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civilians were killed. how did you get access to all of our treasury money to build your own mercenary army in afghanistan? would consider hiring mercenaries on behalf of the american government. we will never be done with terrorists as long as you continue to occupy afghanistan. laternbelievable 16 years that we are pouring all this money and dick cheney has lied through his teeth. you are a good friend of his. how did you get all of our money from the treasury? guest: let me clarify a couple things. we are not doing that work now. the u.s. military has been doing it for 16 years and it's costing taxpayers more than $50 billion a year. there is an afghan government now, one that we recognize, largely been elected, and is representative and we can either
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choose to pull out completely, and i believe the afghan government would be defeated and it would collapse and it would be another completely failed state harboring a lot of terrorists, or we can keep doing what we are doing. i don't think we should do that either. end thean off-road to road and bring the troops home and begun. host: chris in wisconsin, the republican line. guest: good morning. caller: good morning. i'm am conflicting this story about $1 trillion. gained, it's $6 trillion. i have three points, that is the first point. the other one is korea. dmk. that's the scary situation. to -- i don'td
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know what to say about that. them than we can't let loose. the third point is, iran, syria, lebanon, israel, all those -- it's trouble. host: thank you, chris. agree.i united states has spent an enormous amount of money between iraq, afghanistan, syria, and all the rest. i want the united states to stop spending that kind of money. i would like to cauterize this unending leading wound in afghanistan. there were americans killed as recently as last week, two kids in their 20's driving back from a meeting with a provincial governor. the taliban will continue to do that. they know how to fight the united states.
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the united states is largely on the defense in afghanistan and it's time to bring that to an end while not giving terrorists sanctuary. on the issue of $1 trillion versus six really dollars, i don't disagree with you. host: sydney in alexandria, louisiana, the independents alike. caller: i would like to ask mr. plant if he will be responsible for the hospital bills on his people because in iraq, they ended up on social security because the corporations, as soon as they got to the state and were injured, they were on socialinjured security and they had several, several programs showing this on c-span. host: thank you, sydney. guest: any contractor that goes abroad on behalf of the government should have defense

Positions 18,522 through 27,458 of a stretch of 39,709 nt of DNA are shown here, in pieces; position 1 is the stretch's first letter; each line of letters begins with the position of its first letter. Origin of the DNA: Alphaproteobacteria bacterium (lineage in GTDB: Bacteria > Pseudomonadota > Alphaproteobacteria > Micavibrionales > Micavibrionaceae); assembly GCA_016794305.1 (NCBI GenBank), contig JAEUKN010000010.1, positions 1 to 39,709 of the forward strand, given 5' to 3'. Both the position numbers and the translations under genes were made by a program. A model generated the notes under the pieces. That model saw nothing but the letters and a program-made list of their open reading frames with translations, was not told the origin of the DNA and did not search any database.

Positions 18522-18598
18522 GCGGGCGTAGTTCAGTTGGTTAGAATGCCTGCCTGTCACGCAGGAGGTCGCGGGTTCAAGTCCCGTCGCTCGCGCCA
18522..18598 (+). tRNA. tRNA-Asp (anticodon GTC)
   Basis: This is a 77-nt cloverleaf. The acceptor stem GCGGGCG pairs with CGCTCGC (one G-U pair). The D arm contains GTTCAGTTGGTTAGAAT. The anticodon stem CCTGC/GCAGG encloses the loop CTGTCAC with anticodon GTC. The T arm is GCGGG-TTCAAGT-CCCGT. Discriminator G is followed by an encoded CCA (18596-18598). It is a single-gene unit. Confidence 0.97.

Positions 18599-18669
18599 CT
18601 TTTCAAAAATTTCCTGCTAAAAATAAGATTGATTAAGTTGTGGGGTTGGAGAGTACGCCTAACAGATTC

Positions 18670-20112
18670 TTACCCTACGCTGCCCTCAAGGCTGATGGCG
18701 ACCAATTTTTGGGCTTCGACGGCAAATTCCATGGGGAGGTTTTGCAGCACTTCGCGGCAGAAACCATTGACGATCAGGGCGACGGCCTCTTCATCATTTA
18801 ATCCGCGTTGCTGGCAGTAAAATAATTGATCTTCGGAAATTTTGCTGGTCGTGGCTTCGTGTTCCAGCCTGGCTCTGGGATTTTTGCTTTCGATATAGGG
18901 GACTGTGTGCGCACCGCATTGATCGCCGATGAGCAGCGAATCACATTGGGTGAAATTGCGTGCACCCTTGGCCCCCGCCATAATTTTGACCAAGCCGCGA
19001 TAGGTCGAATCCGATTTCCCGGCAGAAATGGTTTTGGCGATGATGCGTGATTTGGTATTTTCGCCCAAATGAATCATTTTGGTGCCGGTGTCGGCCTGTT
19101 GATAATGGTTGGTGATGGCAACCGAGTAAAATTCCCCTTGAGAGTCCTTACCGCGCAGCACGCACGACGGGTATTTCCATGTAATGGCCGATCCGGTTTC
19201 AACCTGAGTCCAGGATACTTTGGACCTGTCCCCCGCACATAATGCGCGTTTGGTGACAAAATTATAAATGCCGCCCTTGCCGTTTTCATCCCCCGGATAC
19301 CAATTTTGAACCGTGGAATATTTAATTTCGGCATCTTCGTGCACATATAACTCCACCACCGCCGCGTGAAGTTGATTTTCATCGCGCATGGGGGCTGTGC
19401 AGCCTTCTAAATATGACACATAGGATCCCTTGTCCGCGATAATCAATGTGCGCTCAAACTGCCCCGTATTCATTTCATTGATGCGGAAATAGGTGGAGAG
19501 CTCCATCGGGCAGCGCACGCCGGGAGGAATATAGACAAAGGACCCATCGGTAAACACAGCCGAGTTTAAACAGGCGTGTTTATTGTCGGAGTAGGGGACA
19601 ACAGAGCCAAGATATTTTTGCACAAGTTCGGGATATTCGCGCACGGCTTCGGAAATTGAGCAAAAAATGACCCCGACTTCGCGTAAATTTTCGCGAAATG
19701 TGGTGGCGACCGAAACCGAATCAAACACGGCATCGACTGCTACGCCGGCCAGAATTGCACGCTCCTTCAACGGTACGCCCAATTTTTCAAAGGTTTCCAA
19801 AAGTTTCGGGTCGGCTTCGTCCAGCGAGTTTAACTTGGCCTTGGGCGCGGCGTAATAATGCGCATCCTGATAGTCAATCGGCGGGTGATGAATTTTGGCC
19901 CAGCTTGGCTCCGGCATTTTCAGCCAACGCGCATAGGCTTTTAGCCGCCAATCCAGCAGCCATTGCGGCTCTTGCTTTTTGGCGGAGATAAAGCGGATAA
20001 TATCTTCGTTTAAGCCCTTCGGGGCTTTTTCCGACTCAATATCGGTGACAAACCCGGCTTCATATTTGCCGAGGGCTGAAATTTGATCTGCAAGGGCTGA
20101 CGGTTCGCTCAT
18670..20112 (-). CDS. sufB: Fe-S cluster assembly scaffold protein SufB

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based act insurance, that is a longtime disability insurance in case they are injured or there is a death benefit annuity for any surviving family members. if there are cases like that, those are an anomaly and that is not the case with any of our former employees. host: who is funding the telegram? -- taliban? gold, has.oney off we have -- hash. we have been there for many years. they are taxing the areas producing those resources and keeping a huge chunk of the money while legal minors cannot do it legally is there is no law in place. there is a support coming from pakistan. i'm told between waist and u.s. military, corruption from the afghan government, and trading
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in those commodities, the taliban is very well funded. host: when you talk to the afghan people, what do they tell you? guest: they are mostly concerned about being abandoned as they know the consequences if the u.s. pulls out. the afghan government had a bad week last week. they lost an entire company to taliban ground attack. captured, 20r 40 guys escaped. where is the air support? where is the help from the american forces? those kinds of problems go away. they realize that and they appreciate that. company did get , is there any conflict
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of interest with your sisters serving in the cabinet? guest: none at all. caller: i would like to ask mr. prince if he has considered asking his sister's husband, mr. devos, maybe he could fund his private military. , would also like to ask him where should i send my tax money because he wants to privatize basically everything in the government? every buddy is up in arms about having to pay for health care, government mandated health care. i don't want to send my money to mr. prince or anyone like him, but i'm not going to be given that choice. how much money is mr. prince going to make out of this? thank you. guest: the thing to focus on is trying to end the war in afghanistan while denying terrorists century. if that can be don for one dollar -- if that can be done for one dollar, great, but